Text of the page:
A message from NYC Tours Geography of NYC with Jack Eichenbaum

NOTES  

1.  For more information about me and my tours and to manage your subscription go to    http://www.geognyc.com/?page_id=489   Subscribe your friends or link to this page from your website.

2.  Contact me personally with your ideas for custom tours designed for academic, professional, and social groups or family reunions.   718-961-8406

3.  On May 31, 2014, I will again offer  my “World of the Number 7 Train” tour. (See below) This is my signature tour!  Don’t wait too long to sign up.  It sells out.

 

SCHEDULE

The  Ecology of Penn Station    Sunday, March 16, 2014  11am-1pm                             

Constructed in a once squalid area of the city known as the “Tenderloin”, Penn Station united rails and tunnels from Long Island, New Jersey and points south that previously terminated on the other side of the Hudson. We’ll walk through the remnants of the neighborhood’s past and discuss its proposed future. Tour includes navigating through transportation connectivity inside the station, visiting the Farley Post Office building (planned as the new Amtrak station), the historic Hotel Pennsylvania, Herald and Greeley Squares and “Koreatown.” Sponsored by MAS. Go to http://mas.org/tours/  to register.

Quaker Flushing   Sunday, March 30, 2014  Noon-2:30pm                                                             

Well before the establishment of William Penn’s Quaker refuge in Pennsylvania (1681), Quakers had migrated (1650’s) from intolerant New England towns to Flushing (Vlissingen) where “freedom of conscience” was promised by the Dutch West India company. The Flushing Remonstrance (a forerunner of the First Amendment) was proclaimed in 1657 to oppose Governor Stuyvesant’s attempt to ban Quaker practice. This walk will visit the 1694 Quaker Meeting House, pass by the Bowne House (1661) as well as the sites of the Remonstrance and the George Fox monument. Influences of Flushing’s Quaker nurserymen will be discussed. The tour will end at Kingsland Manor, home to the Queens Historical Society, to view the exhibit Practicing Equality, Quakers in Queens  and enjoy light refreshments. >Sponsored as a fund raiser by the Queens Historical Society; $15/$20 member/non-member includes QHS entrance and refreshments.  Meets at NW corner Main St/37 Ave (Flushing #7) Reservations required (wait list after 25); fee collected at tour. Email Jack Eichenbaum  jaconet@aol.com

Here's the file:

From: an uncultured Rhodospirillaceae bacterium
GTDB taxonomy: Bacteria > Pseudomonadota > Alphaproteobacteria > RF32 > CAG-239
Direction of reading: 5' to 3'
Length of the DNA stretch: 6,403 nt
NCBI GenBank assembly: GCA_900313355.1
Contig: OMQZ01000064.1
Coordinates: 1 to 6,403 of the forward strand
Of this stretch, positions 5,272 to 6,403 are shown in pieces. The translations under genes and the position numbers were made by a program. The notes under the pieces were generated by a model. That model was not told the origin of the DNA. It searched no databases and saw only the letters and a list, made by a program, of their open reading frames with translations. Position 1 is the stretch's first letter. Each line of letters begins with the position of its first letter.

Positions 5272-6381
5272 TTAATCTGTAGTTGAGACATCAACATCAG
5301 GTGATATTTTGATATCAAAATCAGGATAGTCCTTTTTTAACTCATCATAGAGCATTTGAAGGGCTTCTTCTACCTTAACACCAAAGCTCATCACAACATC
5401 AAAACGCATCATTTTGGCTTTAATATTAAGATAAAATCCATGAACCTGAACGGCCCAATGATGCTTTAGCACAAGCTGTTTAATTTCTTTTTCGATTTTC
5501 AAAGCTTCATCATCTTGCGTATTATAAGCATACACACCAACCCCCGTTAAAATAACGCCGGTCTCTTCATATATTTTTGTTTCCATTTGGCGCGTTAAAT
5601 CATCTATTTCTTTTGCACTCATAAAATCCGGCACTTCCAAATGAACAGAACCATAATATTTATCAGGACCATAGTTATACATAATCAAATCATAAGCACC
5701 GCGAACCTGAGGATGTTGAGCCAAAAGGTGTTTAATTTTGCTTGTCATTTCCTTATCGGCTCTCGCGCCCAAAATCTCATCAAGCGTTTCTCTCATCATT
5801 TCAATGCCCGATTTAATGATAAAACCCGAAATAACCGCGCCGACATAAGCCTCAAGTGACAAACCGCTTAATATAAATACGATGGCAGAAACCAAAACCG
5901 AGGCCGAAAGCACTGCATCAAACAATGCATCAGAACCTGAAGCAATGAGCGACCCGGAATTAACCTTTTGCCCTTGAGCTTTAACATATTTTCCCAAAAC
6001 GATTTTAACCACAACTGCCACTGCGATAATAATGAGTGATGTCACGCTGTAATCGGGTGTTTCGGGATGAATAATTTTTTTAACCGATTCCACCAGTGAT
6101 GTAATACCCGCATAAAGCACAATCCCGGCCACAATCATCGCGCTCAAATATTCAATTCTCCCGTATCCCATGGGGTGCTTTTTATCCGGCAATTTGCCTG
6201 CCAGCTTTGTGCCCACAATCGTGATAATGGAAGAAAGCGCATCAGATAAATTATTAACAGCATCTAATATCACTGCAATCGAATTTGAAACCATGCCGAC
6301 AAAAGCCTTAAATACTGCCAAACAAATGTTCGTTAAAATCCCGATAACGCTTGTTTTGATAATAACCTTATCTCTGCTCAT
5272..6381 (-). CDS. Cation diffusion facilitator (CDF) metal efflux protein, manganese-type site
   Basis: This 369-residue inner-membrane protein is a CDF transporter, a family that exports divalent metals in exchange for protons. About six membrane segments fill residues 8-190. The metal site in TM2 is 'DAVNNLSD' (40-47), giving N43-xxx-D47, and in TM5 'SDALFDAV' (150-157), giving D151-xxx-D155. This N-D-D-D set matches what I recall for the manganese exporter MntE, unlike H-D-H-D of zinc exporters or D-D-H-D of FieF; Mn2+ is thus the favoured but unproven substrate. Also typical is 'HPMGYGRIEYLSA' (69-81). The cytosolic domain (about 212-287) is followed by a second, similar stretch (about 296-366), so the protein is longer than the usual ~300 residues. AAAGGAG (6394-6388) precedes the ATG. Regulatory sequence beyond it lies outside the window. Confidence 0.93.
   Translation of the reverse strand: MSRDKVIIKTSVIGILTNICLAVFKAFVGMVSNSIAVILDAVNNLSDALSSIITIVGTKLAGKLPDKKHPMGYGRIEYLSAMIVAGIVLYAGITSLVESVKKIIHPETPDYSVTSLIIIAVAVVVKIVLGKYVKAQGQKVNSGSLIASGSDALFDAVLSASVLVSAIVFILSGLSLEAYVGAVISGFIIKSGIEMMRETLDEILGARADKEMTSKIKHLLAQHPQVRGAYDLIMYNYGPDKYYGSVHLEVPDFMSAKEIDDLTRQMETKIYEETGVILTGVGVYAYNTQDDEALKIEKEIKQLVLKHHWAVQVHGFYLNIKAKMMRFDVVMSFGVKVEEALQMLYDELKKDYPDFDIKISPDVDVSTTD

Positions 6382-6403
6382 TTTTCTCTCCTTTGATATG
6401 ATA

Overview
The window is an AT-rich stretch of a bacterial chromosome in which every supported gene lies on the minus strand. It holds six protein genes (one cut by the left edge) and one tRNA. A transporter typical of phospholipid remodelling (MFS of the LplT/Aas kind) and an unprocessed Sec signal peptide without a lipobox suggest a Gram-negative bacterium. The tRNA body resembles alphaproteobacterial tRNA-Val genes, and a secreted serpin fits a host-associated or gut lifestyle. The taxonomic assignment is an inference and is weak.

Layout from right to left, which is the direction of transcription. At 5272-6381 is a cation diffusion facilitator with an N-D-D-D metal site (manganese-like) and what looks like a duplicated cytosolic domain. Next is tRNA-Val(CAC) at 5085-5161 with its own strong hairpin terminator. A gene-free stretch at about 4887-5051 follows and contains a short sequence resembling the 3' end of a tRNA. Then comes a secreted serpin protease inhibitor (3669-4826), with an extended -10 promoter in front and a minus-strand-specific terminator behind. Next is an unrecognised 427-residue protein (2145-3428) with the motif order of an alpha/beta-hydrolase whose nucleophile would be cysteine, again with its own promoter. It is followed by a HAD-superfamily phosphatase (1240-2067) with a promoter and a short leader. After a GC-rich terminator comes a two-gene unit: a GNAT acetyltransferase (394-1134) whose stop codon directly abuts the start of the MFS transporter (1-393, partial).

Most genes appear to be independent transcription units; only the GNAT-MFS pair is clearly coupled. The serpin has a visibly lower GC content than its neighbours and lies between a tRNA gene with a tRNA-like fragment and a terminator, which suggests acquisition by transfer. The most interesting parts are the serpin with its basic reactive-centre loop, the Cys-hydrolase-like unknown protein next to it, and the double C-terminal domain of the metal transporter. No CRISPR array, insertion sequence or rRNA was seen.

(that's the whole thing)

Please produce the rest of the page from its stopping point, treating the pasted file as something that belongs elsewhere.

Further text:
Daylight Factory Buildings  Sunday,  May 18th at 10AM

The daylight loft building was to industry what the skyscraper was to offices. Long Island City’s great makeover at the beginning of the 20th century, coincided with the widespread introduction of this architectural innovation that modernized manufacturing and permitted assembly line production.  Many of these buildings are finding are variety of new uses, notably as artists’ studios, while Long Island City is rezoned for a post-industrial city. The tour coincides with the Long Island City Arts Open weekend and after the tour you will be able to visit artists’ open studios in some of the daylight loft buildings we will observe! >Meet at NE corner 21St/44 Drive (exit west end of E train, also connected to 7,G at Court Square/23 St, LIC)  Sponsored by MAS. Go to http://mas.org/tours/  to register.

 

“Willets Point”   Sunday,  May 25th at 4PM 

East of Citifield (the New York Mets baseball stadium) is a sewerless hardscrabble area of auto junkyards and related businesses that has twice beaten back attempts at redevelopment. But as it is located between the new stadium and a booming Chinatown in Flushing, public and private interests are again trying to transform “Willets Point”. We’ll walk to the area from central Flushing to understand its important setting, confront political, economic and ecological issues and learn why “Willets Point”  is a misnomer. For an early dinner, great ethnic eateries can be found both east and west of the site. Sponsored by MAS. Go to http://mas.org/tours/  to register.

 

THE WORLD OF THE #7 TRAIN    SATURDAY,   May 31, 2014    10am-5:30pm  

This series of six walks and connecting rides along North Queens’ transportation corridor is my signature tour.  We focus on what the #7 train has done to and for surrounding neighborhoods since it began service in 1914. Walks take place in Long Island City, Sunnyside, Flushing, Corona, Woodside and Jackson Heights and lunch is in Flushing’s Asiatown.  Tour fee is $40 and you need to preregister by check to Jack Eichenbaum, 36-20 Bowne St. #6C, Flushing, NY 11354 (include name, phone and email address)  The full day’s program and other info is available by email jaconet@aol.com   The tour is limited to 25 people.